Jobs working with sharks

Andre Hartmann, a South African diving guide can calm down a great white shark:

‘When the shark is next to the boat, I lean over the edge, and wait for it to open its mouth. Sometimes it opens its jaw to the side. This tells you that the shark is trying to work out how to bite the fishy smelling boat, but doesn’t know how to do it. I put fish on the boat, to attract and confuse the shark. Then I take one or two fingers and press them against the shark’s snout for a second.’

‘It’s almost like the shark is hypnotised. The animal goes into this pleasant but confused state, dreamily seeking the source of the stimulus. There is no trigger for the shark to attack anything. I am quite safe. The shark flips on to its back, and drifts harmlessly out to sea.’

‘This is called tonic immobility. The shark’s dorsal fin straightens, and both breathing and muscle contractions become steadier, more relaxed. Sharks only relax for a few moments, though. Give one a playful rub on the tummy, or dangle a bit of fish over its nose and you’ll very likely wake it up.’

A diving putting a shark into Tonic Immobility by Mozcashew1 via Wikki Commons


Tonic Immobility is an unlearned reflex. That means it is something the animal knows how to do automatically, in the same way we instinctively know how to breathe. It causes muscles to relax and the animal’s body to go limp for a period of time. It occurs in a lot of different animals, including insects, amphibians, reptiles, birds, mammals and fish. We don’t know exactly why it happens, but it is certainly useful for shark whisperers like Andre.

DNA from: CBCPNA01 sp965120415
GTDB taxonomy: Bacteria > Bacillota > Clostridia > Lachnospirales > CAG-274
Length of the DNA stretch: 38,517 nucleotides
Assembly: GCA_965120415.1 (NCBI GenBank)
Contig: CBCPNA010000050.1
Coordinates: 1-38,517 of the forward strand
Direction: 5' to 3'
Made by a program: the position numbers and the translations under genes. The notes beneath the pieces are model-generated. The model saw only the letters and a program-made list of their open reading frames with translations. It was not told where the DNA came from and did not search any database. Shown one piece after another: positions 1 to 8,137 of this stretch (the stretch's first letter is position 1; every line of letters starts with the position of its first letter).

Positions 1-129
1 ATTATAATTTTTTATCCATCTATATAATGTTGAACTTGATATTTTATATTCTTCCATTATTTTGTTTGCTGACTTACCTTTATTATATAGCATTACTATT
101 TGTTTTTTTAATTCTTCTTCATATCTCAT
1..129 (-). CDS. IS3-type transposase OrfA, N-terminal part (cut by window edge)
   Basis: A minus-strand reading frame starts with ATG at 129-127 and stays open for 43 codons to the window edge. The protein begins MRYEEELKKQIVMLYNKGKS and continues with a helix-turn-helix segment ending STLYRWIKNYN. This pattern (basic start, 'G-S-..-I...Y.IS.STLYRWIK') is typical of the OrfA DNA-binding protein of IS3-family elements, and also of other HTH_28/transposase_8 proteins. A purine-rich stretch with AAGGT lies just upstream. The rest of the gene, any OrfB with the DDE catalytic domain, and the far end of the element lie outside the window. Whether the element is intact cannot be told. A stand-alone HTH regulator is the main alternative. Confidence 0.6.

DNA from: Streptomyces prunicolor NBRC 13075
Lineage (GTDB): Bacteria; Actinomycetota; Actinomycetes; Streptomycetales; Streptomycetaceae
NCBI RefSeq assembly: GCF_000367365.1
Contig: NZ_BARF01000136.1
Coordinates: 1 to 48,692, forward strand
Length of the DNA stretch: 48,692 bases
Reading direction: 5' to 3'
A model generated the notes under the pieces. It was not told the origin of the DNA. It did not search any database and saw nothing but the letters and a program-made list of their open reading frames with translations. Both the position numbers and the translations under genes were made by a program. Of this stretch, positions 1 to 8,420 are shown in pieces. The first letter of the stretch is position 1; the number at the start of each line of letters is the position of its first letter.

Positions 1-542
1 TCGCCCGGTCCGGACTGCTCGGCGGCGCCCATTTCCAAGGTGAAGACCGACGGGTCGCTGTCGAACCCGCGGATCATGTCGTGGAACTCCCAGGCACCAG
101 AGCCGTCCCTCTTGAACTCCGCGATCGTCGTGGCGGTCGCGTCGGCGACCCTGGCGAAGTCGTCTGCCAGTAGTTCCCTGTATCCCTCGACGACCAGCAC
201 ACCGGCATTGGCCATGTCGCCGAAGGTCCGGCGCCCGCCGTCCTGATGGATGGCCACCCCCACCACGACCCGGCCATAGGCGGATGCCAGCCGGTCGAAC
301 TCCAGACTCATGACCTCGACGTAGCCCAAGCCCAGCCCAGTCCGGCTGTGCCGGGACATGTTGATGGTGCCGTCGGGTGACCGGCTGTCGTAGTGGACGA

Photographer and conservationist Jillian Morris takes photos of sharks, but isn’t scared at all:

‘Sharks are more curious than dangerous. Imagine a new kid comes into your classroom. Would you go check them out? Ask their name? Sharks want to know what we are doing in their world. Are we competition for food? Are we passing through? Scuba divers blow air bubbles when they breathe out and this makes a lot of noise. Sharks want to know what this is.’

‘I don’t bother with protective equipment. Sharks don’t hunt down and attack humans, when we’re on scuba they can be quite timid. We respect their space and do not try to grab or harass the animals. Respecting the shark is my best protection. If we’re feeding them we might wear chain mail suits, so that the sharks don’t mistake hands or feet for bits of fish.’

‘I keep out the way of tiger sharks, though. Tiger sharks can evert their stomachs. (To evert is to turn something inside out.) The stomach hangs out of their mouth like a big red tongue, and if you’re not careful you’ll get covered in fish bones, bird feathers and other stuff the sharks can’t digest. I’ve seen a tiger shark spit up a half-digested sea snake. The smell was horrendous, but it was really cool to see how their system works.’

Albert kok, CC BY-SA 3.0 , via Wikimedia Commons

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Words: The Aquila Team Illustration: Katie Cotter